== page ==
This week, the British government proposed a new fashion tax to help fund recycling programs. The tax would be applied to every piece of clothing sold in the UK. How much is the proposed tax?
The UK’s Environmental Audit Committee is hoping to fight fashion waste by implementing a penny tax on clothing. The plan would force retailers to “take responsibility for sustainability.” The tax would only be one penny per garment, but because of the high rates of consumption in the UK revenues could be up to £35 million ($45.4 million) a year.
Who is replacing Karl Lagerfeld at Chanel?
Virgine Viard, director of Chanel’s design studio and the closest collaborator of Lagerfeld’s for more than 30 years, will take over creative responsibilities at the house in his absence.
Which luxury goods company this week announced new standards in crocodile farming?
“LVMH has decided to set a new frame of reference by launching a new standard for the industry, whose regulations seemed insufficient to us,” LVMH strategy director Jean Baptiste Voisin said of crocodile farming. The conglomerate is setting new standards for itself with the goals of improving animal welfare and the working environment for laborers working in the industry. LVMH worked with the US-based product certification company NSF International to create the standards, which have been applied to three farms supplying its Singapore-based tannery.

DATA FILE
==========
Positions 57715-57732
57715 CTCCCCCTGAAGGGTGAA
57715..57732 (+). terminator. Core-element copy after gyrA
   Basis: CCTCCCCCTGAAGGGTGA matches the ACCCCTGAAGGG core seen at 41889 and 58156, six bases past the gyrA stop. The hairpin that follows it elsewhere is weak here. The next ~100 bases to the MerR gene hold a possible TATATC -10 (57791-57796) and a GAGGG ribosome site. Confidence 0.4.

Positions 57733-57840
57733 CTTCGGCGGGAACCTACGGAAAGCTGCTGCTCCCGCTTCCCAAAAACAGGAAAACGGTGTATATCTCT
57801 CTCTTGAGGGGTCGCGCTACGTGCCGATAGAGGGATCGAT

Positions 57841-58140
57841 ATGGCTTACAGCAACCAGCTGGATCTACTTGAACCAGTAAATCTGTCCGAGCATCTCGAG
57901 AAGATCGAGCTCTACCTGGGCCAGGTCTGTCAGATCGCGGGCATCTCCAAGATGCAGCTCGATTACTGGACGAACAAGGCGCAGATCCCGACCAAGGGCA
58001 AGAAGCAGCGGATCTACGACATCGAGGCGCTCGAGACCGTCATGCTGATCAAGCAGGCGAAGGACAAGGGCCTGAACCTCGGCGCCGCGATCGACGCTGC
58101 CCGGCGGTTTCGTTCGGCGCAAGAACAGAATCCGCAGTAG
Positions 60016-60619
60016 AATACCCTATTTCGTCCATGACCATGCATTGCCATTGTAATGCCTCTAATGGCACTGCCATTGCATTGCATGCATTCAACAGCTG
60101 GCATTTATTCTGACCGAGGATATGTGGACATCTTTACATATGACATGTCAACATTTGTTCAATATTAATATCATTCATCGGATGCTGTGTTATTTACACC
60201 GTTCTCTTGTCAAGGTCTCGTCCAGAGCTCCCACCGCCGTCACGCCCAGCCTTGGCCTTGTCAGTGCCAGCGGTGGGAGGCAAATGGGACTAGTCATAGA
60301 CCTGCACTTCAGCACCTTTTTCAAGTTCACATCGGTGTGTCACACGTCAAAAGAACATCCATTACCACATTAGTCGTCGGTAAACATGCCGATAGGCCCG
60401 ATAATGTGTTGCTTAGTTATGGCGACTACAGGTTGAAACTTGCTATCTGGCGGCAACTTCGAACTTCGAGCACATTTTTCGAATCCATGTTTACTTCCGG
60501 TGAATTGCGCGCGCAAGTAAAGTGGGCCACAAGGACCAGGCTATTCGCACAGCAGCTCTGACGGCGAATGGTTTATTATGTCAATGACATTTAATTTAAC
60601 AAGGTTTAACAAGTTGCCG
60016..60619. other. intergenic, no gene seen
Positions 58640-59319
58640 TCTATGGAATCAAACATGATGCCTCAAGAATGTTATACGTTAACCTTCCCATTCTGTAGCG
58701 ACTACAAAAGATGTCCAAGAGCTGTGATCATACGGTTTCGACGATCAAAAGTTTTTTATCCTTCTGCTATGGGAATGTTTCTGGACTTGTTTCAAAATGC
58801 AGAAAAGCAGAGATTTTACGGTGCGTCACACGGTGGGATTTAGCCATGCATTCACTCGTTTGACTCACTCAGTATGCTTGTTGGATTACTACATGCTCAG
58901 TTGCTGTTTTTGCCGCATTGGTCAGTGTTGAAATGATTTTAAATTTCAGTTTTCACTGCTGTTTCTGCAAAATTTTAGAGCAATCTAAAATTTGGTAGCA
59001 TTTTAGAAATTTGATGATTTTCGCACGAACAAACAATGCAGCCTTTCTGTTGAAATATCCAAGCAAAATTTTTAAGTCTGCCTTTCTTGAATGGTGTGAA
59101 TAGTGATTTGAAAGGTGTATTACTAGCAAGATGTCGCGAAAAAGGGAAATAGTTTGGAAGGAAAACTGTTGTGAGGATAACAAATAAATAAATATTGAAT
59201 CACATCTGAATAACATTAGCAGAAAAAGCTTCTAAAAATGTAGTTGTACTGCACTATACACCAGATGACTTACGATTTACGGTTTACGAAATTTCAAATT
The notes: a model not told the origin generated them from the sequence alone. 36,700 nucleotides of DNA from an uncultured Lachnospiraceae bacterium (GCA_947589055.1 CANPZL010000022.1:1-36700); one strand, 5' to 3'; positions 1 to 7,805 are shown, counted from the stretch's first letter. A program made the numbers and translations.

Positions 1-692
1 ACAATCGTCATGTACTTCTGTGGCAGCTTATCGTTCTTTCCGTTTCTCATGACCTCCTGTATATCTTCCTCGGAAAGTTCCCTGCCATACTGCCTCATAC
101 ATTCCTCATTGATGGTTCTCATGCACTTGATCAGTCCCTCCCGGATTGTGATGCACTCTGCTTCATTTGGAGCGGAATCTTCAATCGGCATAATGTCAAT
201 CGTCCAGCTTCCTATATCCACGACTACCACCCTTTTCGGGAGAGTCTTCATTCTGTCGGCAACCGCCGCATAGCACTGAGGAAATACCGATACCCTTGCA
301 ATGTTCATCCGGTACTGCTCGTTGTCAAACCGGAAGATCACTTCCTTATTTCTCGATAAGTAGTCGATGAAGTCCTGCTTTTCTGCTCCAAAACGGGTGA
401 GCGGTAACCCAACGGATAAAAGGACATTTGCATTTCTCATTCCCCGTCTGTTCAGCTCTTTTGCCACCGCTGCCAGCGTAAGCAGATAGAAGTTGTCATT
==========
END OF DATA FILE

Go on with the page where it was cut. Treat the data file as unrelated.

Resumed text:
London Fashion Week was interrupted when an environmental group staged a climate change protest during Victoria Beckham's Fall 2019 show. Name that group!
“Everybody needs clothes, but we don’t need as many clothes as we make today,” Clare Farrell, an Extinction Rebellion founding member, told Vogue. “The reason why we’re going to the fashion industry is because it is one of the most polluting on earth. It is using a vast quantity of the carbon budget that we have left to produce products that we don’t need.”
Which model-turned-designer did Pierpaolo Piccioli collaborate with for his Fall 2019 Moncler Genius collection?
“I am after a balance of dreaminess, extravagance, and soulfulness,” said Piccioli. “I involved Liya Kebede, who is an active supporter of African artisans with her label lemlem, in the process, creating something true to her, to Moncler and to my own sensibility. Connecting diversities is my idea of inclusive creativity.”
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